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The Future of Risk Management

By Andrew Mellett For Australian Corporate Lawyer

30 June 2014

Originally published in Australian Corporate Lawyer
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Conventional wisdom has suggested risks are two-dimensional, in other words, risks should be prioritised based on their impact and probability.

However, there is a still a blind spot. Following this methodology suggests that two similarly rated risks have the same potential to destroy shareholder value. It doesn't take into account the speed at which the risk will materialise or the relative potential to mitigate the risk. There needs to be a third dimension.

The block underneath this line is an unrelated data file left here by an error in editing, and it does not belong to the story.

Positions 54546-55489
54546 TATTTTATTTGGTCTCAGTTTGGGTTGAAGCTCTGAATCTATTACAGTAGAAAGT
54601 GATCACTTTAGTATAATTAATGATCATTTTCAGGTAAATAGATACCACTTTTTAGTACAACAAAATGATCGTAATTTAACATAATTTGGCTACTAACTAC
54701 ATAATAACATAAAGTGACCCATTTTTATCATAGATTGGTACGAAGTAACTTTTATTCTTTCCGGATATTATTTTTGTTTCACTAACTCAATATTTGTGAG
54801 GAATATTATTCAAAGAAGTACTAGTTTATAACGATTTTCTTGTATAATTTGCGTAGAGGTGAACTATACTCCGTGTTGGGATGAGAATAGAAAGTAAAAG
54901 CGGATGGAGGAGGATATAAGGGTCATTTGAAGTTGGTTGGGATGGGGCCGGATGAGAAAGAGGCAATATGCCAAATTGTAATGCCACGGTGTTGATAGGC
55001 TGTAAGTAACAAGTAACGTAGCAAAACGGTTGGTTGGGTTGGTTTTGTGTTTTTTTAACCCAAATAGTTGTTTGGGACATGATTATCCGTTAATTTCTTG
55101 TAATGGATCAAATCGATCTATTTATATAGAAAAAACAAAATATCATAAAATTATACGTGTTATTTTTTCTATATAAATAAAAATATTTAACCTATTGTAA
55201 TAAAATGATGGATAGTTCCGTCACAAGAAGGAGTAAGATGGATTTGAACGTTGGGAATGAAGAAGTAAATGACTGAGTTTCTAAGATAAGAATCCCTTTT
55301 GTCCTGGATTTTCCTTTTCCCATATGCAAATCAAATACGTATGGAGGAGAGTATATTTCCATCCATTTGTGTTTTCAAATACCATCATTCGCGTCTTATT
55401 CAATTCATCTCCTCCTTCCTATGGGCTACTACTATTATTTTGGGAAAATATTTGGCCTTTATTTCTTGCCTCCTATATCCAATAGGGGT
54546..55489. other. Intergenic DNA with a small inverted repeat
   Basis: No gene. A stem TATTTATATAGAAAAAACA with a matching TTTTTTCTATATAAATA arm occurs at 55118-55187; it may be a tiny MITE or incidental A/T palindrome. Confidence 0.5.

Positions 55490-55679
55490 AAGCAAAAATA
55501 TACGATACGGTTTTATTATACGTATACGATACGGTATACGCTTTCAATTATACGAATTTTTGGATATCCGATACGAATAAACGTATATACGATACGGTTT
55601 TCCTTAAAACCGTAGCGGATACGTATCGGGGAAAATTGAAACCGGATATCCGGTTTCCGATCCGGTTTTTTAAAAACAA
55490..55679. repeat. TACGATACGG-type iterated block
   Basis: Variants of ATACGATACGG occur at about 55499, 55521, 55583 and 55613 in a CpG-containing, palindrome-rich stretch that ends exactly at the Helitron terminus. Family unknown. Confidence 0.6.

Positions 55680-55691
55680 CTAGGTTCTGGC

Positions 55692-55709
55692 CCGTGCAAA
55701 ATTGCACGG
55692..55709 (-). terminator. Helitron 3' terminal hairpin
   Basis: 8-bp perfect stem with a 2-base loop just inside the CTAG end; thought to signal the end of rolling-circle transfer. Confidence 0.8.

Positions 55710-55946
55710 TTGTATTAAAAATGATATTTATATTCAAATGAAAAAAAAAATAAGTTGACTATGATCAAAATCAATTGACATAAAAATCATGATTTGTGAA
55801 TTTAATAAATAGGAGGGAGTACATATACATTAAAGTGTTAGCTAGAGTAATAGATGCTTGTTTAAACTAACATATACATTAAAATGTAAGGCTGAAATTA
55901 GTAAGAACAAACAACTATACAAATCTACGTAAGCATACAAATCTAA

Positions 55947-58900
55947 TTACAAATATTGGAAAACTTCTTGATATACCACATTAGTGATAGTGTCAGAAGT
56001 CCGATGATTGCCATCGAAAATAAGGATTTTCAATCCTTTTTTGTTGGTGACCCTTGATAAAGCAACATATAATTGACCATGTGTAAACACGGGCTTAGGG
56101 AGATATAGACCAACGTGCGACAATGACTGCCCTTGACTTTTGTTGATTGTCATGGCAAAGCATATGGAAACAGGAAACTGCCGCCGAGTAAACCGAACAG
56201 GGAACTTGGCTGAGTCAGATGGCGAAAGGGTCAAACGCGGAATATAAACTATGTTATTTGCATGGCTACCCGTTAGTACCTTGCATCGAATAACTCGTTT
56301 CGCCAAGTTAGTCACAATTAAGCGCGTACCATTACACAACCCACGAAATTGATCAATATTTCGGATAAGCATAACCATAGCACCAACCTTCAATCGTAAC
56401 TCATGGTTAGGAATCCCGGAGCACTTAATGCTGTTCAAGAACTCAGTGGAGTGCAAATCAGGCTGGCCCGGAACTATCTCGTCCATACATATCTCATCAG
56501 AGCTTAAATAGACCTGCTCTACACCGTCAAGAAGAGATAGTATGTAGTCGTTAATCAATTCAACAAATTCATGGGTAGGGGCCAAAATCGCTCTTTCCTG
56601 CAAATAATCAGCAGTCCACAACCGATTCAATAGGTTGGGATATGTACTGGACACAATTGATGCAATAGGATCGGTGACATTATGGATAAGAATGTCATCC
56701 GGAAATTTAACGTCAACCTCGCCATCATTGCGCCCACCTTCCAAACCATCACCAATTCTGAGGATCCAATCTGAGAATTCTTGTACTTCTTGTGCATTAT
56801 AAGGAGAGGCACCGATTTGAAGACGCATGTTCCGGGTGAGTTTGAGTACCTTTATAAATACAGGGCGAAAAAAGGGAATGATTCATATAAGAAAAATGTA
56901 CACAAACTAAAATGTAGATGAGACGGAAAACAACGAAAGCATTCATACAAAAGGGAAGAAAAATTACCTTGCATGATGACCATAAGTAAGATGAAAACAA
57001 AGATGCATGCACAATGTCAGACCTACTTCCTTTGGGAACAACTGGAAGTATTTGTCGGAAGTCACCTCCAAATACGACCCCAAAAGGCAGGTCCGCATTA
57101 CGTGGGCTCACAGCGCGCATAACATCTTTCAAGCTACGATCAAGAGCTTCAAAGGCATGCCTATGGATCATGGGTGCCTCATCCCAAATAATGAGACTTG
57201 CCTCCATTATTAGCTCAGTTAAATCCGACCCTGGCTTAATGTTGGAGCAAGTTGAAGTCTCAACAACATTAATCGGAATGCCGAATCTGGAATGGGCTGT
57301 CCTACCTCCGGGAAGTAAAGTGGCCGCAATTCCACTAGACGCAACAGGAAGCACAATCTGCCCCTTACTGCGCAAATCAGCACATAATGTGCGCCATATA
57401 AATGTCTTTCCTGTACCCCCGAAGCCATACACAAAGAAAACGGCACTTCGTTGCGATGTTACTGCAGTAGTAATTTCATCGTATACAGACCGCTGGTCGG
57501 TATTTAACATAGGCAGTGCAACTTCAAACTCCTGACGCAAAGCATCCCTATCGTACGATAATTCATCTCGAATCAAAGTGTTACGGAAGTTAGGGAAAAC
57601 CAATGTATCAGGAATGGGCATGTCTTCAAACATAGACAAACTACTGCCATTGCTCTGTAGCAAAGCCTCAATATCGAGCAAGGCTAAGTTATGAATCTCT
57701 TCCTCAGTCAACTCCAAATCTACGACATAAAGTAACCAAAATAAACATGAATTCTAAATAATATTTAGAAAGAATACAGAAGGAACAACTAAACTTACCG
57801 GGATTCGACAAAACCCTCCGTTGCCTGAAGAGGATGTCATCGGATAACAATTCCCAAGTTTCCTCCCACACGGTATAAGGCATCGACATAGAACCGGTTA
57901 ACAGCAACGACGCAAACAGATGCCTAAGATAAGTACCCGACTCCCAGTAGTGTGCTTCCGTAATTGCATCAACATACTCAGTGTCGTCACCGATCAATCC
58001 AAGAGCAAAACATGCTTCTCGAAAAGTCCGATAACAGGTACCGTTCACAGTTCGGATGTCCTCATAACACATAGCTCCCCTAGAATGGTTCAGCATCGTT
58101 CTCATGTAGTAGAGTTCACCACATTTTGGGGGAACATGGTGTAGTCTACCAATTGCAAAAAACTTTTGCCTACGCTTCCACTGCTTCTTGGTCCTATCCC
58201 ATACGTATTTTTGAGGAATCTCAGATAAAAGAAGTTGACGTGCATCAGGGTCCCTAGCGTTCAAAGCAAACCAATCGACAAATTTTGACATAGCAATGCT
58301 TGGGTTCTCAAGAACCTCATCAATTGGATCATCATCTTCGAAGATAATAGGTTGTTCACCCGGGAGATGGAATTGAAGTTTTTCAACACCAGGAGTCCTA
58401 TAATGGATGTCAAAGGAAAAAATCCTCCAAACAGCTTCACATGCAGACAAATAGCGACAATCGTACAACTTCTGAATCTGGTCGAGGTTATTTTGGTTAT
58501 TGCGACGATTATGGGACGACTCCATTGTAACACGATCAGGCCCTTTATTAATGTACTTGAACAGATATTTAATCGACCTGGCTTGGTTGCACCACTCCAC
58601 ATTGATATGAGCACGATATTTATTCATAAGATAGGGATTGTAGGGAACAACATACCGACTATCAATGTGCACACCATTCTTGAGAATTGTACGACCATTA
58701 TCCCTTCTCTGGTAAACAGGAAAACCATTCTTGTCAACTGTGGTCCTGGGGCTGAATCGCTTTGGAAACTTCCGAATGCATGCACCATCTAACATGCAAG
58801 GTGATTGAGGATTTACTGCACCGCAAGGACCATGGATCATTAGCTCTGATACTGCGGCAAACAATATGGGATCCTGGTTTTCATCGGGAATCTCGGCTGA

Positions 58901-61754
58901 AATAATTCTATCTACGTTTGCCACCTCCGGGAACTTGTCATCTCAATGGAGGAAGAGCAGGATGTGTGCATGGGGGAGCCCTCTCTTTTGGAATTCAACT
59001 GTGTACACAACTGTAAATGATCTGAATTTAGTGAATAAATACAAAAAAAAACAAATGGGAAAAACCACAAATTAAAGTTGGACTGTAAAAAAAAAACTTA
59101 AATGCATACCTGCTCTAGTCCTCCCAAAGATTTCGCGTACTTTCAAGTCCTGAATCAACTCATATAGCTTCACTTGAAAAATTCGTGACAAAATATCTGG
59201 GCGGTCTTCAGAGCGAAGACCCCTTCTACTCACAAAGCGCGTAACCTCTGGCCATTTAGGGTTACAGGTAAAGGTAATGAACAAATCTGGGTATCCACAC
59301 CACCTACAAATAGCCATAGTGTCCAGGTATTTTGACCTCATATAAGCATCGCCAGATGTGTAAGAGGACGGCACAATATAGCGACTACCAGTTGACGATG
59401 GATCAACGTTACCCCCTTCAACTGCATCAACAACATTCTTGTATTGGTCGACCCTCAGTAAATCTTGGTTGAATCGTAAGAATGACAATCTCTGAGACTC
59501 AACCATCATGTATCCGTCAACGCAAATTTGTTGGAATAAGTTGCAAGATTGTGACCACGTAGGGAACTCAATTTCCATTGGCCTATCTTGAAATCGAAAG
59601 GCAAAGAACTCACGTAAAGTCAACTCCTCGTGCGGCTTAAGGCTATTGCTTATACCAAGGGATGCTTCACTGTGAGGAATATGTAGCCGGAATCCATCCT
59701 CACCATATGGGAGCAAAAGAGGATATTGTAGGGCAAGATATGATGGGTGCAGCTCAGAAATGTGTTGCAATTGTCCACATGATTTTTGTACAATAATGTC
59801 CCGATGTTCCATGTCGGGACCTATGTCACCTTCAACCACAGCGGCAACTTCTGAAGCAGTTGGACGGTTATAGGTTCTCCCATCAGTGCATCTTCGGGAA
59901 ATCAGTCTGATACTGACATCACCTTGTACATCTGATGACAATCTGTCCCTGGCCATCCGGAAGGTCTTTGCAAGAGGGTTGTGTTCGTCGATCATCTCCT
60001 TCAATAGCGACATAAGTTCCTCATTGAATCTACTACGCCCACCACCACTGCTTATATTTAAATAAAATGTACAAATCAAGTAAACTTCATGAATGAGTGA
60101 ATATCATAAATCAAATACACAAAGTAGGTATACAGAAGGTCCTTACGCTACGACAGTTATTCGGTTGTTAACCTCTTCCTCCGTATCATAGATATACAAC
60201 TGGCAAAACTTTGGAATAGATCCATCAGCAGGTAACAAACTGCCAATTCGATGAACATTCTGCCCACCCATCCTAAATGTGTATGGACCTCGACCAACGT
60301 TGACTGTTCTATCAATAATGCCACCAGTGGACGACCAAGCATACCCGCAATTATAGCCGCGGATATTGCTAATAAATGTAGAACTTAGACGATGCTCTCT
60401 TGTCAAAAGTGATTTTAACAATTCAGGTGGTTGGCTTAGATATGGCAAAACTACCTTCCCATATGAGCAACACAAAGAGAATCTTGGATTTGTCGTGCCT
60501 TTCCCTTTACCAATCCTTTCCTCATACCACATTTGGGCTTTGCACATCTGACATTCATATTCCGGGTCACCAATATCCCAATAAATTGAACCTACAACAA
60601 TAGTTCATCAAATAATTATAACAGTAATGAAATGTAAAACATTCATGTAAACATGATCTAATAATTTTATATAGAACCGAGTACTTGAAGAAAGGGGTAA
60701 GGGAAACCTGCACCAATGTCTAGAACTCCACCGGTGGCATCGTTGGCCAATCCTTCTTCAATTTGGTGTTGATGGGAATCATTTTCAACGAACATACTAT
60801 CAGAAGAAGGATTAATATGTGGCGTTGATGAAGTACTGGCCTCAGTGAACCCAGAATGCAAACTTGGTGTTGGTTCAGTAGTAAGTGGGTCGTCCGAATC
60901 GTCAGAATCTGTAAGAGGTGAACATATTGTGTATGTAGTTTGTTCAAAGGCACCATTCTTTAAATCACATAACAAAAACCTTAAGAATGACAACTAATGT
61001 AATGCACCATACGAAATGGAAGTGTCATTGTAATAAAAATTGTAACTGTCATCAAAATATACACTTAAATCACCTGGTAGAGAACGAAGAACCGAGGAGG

...

My view is that applying the simple matrix above helps legal functions more effectively prioritise their involvement in activities like contract review. Not only does this improve prioritisation of potential risks, the business loves the approach. It increases the responsiveness of the legal function and, when applied on an individual contract (clause) level, it gives a far clearer picture of the risks within a contract, allowing them to make informed commercial decisions.

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